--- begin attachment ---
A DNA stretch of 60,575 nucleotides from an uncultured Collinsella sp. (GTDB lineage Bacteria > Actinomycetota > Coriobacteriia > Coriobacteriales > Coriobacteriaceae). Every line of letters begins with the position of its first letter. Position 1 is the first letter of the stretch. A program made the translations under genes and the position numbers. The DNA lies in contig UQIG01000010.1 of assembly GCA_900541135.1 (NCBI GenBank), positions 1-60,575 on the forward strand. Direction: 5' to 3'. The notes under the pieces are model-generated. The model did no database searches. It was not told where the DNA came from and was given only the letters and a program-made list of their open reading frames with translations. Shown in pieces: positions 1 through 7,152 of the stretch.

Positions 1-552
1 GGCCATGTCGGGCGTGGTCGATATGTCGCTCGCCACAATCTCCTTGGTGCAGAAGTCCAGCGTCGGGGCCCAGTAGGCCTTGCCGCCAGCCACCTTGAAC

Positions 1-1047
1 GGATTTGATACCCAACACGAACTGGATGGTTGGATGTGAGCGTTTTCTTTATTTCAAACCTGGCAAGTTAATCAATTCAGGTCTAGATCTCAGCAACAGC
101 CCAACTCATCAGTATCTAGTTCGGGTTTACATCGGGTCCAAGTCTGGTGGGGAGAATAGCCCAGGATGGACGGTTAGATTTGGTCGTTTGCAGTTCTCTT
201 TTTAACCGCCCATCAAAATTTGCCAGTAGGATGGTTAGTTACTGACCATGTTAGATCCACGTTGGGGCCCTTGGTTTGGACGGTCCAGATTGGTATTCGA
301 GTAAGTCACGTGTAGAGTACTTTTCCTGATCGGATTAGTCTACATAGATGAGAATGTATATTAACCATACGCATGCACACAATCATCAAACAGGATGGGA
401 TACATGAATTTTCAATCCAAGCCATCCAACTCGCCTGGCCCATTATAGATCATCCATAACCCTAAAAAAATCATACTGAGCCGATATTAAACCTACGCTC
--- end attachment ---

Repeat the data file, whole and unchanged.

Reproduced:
A DNA stretch of 60,575 nucleotides from an uncultured Collinsella sp. (GTDB lineage Bacteria > Actinomycetota > Coriobacteriia > Coriobacteriales > Coriobacteriaceae). Every line of letters begins with the position of its first letter. Position 1 is the first letter of the stretch. A program made the translations under genes and the position numbers. The DNA lies in contig UQIG01000010.1 of assembly GCA_900541135.1 (NCBI GenBank), positions 1-60,575 on the forward strand. Direction: 5' to 3'. The notes under the pieces are model-generated. The model did no database searches. It was not told where the DNA came from and was given only the letters and a program-made list of their open reading frames with translations. Shown in pieces: positions 1 through 7,152 of the stretch.

Positions 1-552
1 GGCCATGTCGGGCGTGGTCGATATGTCGCTCGCCACAATCTCCTTGGTGCAGAAGTCCAGCGTCGGGGCCCAGTAGGCCTTGCCGCCAGCCACCTTGAAC

Positions 1-1047
1 GGATTTGATACCCAACACGAACTGGATGGTTGGATGTGAGCGTTTTCTTTATTTCAAACCTGGCAAGTTAATCAATTCAGGTCTAGATCTCAGCAACAGC
101 CCAACTCATCAGTATCTAGTTCGGGTTTACATCGGGTCCAAGTCTGGTGGGGAGAATAGCCCAGGATGGACGGTTAGATTTGGTCGTTTGCAGTTCTCTT
201 TTTAACCGCCCATCAAAATTTGCCAGTAGGATGGTTAGTTACTGACCATGTTAGATCCACGTTGGGGCCCTTGGTTTGGACGGTCCAGATTGGTATTCGA
301 GTAAGTCACGTGTAGAGTACTTTTCCTGATCGGATTAGTCTACATAGATGAGAATGTATATTAACCATACGCATGCACACAATCATCAAACAGGATGGGA
401 TACATGAATTTTCAATCCAAGCCATCCAACTCGCCTGGCCCATTATAGATCATCCATAACCCTAAAAAAATCATACTGAGCCGATATTAAACCTACGCTC